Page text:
SUMMARY OF THE INVENTION

The present invention provides an inverting power supply which uses only small capacitors to provide a well regulated, substantially ripple free negative voltage which can be used not only to solve the aforementioned arcing problem in disc drives employing magneto-resistive heads but, in addition, can be used in substantially any application in which a well regulated, low ripple negative supply voltage might be advantageous. To these ends, the power supply of the present invention is comprised of first and second charging capacitors that are charged from a power source that provides a positive supply voltage in alternate half cycles of a two phase clock for subsequent discharge, in the other half cycle for each capacitor, to a negative output terminal of the power supply to which a load can be connected. The switching of the capacitors from the positive power source to the negative output terminal is effected by a switching circuit that includes a charge transfer control circuit which senses the voltage at the negative supply terminal and adjusts the rate of charge transfer between the charging capacitors and the negative supply terminal in relation to the voltage at the negative supply terminal to maintain the voltage at the negative output terminal at a desired level. A small, filter capacitor between the negative output terminal and the system ground eliminates ripple that arises during the switching of the charging capacitors between charging and discharging modes.

An important aspect of the invention is that voltage regulation at the negative output terminal and ripple suppression is achieved by control of the transfer of charge between the charging capacitors and the negative output terminal to which a load; for example, a magneto-resistive head, may be connected. Thus, not only can drift in the voltage at the negative output terminal be rapidly compensated but the charging capacitors can be charged to a positive voltage that is considerably larger than the negative voltage at the negative output terminal to minimize the sizes of the charging capacitors. Moreover, since electrical charge is transferred between the negative output terminal and the charging capacitors at substantially all times, only a small filter capacitor will suffice to eliminate ripple in the voltage at the negative output terminal. Consequently, the present invention inherently provides a well regulated, substantially ripple free negative supply voltage-that is suitable for use not only to eliminate the aforementioned arcing problem in disc drives employing magneto-resistive heads but, additionally, is well suited for substantially any application in which a negative voltage might be generated from a power source which provides power at a positive voltage with respect to a system ground.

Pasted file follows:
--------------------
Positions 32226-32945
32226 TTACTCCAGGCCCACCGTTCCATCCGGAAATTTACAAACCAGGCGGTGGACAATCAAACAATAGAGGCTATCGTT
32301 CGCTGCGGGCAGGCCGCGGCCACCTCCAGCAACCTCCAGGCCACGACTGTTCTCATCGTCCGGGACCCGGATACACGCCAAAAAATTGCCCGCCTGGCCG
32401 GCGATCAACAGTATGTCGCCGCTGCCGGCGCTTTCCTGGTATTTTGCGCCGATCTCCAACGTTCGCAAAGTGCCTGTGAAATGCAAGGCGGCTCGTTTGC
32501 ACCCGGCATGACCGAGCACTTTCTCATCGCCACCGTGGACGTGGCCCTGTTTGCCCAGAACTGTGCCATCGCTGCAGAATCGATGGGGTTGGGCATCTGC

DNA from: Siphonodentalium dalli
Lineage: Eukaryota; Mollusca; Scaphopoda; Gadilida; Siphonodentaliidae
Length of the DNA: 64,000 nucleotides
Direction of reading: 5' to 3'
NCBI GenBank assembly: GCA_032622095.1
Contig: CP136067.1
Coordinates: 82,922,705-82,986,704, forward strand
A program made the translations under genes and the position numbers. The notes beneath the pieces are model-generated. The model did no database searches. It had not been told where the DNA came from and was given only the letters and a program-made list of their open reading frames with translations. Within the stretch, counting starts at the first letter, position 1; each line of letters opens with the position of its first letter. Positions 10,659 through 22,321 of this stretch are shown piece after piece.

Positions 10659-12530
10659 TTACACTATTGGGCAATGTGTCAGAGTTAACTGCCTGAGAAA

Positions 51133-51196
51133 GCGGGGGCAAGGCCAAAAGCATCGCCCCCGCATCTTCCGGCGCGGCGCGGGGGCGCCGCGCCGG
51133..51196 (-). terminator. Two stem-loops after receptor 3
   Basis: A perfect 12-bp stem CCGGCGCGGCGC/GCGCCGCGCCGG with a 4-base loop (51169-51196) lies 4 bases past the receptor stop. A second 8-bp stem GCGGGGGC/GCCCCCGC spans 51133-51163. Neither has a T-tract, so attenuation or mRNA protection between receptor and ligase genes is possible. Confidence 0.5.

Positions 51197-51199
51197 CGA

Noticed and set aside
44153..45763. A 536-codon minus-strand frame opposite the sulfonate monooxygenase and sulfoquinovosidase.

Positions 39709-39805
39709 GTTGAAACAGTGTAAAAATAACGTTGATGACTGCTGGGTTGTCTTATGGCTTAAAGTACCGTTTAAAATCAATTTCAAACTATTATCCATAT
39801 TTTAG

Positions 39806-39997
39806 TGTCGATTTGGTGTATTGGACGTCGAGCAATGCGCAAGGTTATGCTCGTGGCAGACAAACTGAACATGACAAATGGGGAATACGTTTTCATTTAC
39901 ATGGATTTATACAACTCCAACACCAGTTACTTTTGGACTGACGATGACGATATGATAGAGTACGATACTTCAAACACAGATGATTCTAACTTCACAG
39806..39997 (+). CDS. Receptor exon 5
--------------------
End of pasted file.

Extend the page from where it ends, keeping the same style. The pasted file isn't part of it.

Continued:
Moreover, the power supply of the present invention lends itself to even further voltage regulation and ripple minimization. In particular, the inverting power supply of the invention is well adapted to providing a well regulated, substantially ripple free negative voltage in circumstances in which the current through a load connected to the negative output terminal is subject to wide variations. To this end, and in an additional aspect of the invention, the rate of charge transfer can be sensed and used to bias the charge transfer control circuit so that the charge transfer control circuit need only compensate for small variations in the negative voltage supplied at the negative output terminal. In view of the rapidity of regulation provided by the control of charge transfer between the charging capacitors and the negative supply terminal that has been noted above, this additional feature will again result in increased regulation of the negative supply voltage to extend the range of applications in which the power supply of the present invention might be used.

A specific object of the present invention is to provide a well regulated, substantially ripple free inverting power supply that can be advantageously used to provide a negative supply voltage to the read channel of a disc drive employing magneto-resistive heads.

A further object of the invention is to provide an inverting power supply that can be used in a wide variety of applications requiring a well regulated, substantially ripple free negative voltage.

Another object of the invention is to provide a versatile inverting power supply that can be readily adapted to meet substantially any requirements that might be imposed by an application in which an inverting power supply might be used.

Other objects, features and advantages of the present invention will become apparent from the following detailed description when read in conjunction with the drawings and appended claims.

BRIEF DESCRIPTION OF THE DRAWINGS

FIG. 1 is a circuit diagram of the inverting power supply of the present invention.

FIG. 2 is a circuit diagram of the charge transfer control circuit of the power supply of FIG. 1.

DESCRIPTION OF THE PREFERRED EMBODIMENT